Vaizey: "no case" yet for libraries intervention

Vaizey: "no case" yet for libraries intervention

Culture minister Ed Vaizey today promised that he would not "shy away" from the responsibility to intervene over library closures that breached local authority statutory duties, but said he had not yet received advice that there was a prima facie case to do so.

Vaizey's comments come despite repeated calls from residents in several parts of the country for the minister to intervene over widespread closures planned for their area. On Friday (17th June), Gloucestershire residents gained a High Court injunction halting the closure of libraries as part of a judicial review claim. Meanwhile, in Lewisham five libraries closed on 28th May despite meetings held between officials from the Department for Culture, Media and Sport and the local council and residents.

Vaizey, speaking at London conference "The Future of Library Services in the Big Society", said he had not exercised his power to intervene because there was currently a "fluid situation" in which authorities announcing widespread closures were revising their proposals after local protests. He said: "Campaigning does work."

He argued it was "better to discuss with local authorities before we press the nuclear button of intervening", saying his officials had been having "useful, constructive meetings" with councils and residents in affected areas.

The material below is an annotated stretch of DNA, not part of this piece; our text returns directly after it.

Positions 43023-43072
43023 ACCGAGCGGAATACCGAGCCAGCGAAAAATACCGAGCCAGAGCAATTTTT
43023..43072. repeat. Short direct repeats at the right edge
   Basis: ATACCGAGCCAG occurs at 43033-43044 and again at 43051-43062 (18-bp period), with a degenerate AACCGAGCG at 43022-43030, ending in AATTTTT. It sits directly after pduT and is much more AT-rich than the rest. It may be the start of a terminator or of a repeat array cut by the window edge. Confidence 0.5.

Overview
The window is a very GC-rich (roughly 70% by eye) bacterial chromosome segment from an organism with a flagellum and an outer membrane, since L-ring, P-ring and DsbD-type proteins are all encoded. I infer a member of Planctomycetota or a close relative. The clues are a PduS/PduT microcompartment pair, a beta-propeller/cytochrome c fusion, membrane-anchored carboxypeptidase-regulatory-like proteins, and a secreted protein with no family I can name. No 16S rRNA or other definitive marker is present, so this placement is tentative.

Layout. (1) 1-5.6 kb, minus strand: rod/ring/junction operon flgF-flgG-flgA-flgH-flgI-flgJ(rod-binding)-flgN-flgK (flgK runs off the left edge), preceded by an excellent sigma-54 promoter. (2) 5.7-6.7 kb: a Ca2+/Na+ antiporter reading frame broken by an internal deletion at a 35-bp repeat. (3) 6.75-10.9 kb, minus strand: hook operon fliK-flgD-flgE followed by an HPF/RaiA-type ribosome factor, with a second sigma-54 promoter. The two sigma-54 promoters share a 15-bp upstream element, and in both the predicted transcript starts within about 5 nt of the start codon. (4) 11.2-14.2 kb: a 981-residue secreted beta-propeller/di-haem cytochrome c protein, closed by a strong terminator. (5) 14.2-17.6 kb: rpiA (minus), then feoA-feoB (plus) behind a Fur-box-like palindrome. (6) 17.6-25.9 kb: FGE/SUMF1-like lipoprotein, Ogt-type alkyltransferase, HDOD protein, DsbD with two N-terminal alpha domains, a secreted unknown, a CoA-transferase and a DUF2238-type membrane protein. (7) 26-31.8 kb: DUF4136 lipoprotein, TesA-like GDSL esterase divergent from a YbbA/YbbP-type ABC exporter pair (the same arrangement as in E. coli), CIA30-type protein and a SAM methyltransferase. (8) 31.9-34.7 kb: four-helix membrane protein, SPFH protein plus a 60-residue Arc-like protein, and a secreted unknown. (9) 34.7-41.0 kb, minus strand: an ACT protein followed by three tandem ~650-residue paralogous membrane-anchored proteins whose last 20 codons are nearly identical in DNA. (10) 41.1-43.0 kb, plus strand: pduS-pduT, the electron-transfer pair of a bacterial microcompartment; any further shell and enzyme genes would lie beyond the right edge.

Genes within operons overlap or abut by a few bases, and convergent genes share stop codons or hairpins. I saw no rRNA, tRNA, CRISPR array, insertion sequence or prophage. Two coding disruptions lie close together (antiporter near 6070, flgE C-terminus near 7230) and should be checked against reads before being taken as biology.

Pressed by The Bookseller on his refusal to act thus far, Vaizey said: "Closing a library does not necessarily mean you have breached your statutory duty. Of course there will be disappointed people where a library closes. I will call it in where there is a prima facie case that they [the local authority] have breached their library duties. I haven't been given that advice yet."

Instead the culture minister preferred to focus on what he called the "positive" story about libraries, "exciting developments in local authorities up and down the country, a lot not due to money but to passion and imagination". As examples he included the recently announced merger of library services between London boroughs Westminster, Kensington & Chelsea and Hammersmith & Fulham, as well as Lancashire libraries celebrating carers' week, the Jesmond library reopening in Newcastle and Manchester libraries upgrading their Facebook page.